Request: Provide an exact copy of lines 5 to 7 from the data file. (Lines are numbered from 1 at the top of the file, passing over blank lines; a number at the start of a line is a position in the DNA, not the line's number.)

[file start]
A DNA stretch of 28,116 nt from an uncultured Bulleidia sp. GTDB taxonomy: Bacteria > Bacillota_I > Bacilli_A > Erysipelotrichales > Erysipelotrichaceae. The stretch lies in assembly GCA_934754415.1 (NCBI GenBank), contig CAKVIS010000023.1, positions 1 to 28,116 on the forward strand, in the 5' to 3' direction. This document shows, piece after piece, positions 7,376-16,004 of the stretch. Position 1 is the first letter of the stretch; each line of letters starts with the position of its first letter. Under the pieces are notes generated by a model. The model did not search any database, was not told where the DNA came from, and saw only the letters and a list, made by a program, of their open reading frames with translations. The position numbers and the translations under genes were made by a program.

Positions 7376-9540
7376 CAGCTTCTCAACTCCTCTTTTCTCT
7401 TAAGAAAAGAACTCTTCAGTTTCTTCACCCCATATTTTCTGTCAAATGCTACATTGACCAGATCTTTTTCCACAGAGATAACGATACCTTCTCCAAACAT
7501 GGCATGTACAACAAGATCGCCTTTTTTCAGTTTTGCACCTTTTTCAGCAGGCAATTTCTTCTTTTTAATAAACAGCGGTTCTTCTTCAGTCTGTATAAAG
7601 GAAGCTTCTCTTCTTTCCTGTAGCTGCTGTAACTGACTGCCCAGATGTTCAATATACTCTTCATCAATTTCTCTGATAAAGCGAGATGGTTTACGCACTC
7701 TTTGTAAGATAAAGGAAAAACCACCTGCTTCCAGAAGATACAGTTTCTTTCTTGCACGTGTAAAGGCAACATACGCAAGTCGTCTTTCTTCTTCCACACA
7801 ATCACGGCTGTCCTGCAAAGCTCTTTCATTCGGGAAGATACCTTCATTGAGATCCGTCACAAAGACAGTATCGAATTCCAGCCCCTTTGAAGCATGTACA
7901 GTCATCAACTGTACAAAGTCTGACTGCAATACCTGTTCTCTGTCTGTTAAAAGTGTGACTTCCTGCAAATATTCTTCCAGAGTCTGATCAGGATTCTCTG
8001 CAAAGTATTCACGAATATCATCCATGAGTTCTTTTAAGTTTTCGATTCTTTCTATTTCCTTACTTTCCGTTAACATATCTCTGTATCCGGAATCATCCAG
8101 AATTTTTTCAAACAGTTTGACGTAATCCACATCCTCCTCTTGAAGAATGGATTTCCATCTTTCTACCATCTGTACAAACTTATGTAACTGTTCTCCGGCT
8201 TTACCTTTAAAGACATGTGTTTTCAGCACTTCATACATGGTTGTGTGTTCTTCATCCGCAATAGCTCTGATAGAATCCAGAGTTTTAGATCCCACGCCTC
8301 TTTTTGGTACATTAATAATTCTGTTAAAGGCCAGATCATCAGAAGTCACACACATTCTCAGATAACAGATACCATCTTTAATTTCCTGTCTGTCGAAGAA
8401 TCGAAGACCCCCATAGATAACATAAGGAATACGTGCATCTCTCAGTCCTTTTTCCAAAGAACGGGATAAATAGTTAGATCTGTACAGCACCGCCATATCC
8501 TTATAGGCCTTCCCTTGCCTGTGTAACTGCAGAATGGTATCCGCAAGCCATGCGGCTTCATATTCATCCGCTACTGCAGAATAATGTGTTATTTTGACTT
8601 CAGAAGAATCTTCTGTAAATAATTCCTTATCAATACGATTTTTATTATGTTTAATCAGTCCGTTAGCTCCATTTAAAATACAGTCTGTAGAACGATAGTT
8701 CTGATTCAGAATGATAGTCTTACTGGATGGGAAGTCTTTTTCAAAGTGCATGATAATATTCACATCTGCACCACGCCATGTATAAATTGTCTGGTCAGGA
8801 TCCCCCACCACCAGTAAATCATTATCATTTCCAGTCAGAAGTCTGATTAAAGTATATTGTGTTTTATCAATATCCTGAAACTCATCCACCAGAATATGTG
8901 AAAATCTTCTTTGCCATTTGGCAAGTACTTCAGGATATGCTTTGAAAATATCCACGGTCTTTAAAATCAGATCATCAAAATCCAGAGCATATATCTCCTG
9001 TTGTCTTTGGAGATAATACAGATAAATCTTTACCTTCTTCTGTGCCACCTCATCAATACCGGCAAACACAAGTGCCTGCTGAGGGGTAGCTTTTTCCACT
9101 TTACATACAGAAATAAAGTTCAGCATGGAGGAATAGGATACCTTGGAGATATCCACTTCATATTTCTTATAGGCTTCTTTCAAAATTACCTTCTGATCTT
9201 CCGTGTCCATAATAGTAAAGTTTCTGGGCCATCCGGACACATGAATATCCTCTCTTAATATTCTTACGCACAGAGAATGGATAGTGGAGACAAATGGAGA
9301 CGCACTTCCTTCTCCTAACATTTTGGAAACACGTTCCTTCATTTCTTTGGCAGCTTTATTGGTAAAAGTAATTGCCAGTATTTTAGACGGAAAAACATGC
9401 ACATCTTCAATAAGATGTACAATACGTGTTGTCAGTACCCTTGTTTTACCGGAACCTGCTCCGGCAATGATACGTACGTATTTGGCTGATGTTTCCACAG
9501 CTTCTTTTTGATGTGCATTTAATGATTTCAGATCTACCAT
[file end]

7501 GGCATGTACAACAAGATCGCCTTTTTTCAGTTTTGCACCTTTTTCAGCAGGCAATTTCTTCTTTTTAATAAACAGCGGTTCTTCTTCAGTCTGTATAAAG
7601 GAAGCTTCTCTTCTTTCCTGTAGCTGCTGTAACTGACTGCCCAGATGTTCAATATACTCTTCATCAATTTCTCTGATAAAGCGAGATGGTTTACGCACTC
7701 TTTGTAAGATAAAGGAAAAACCACCTGCTTCCAGAAGATACAGTTTCTTTCTTGCACGTGTAAAGGCAACATACGCAAGTCGTCTTTCTTCTTCCACACA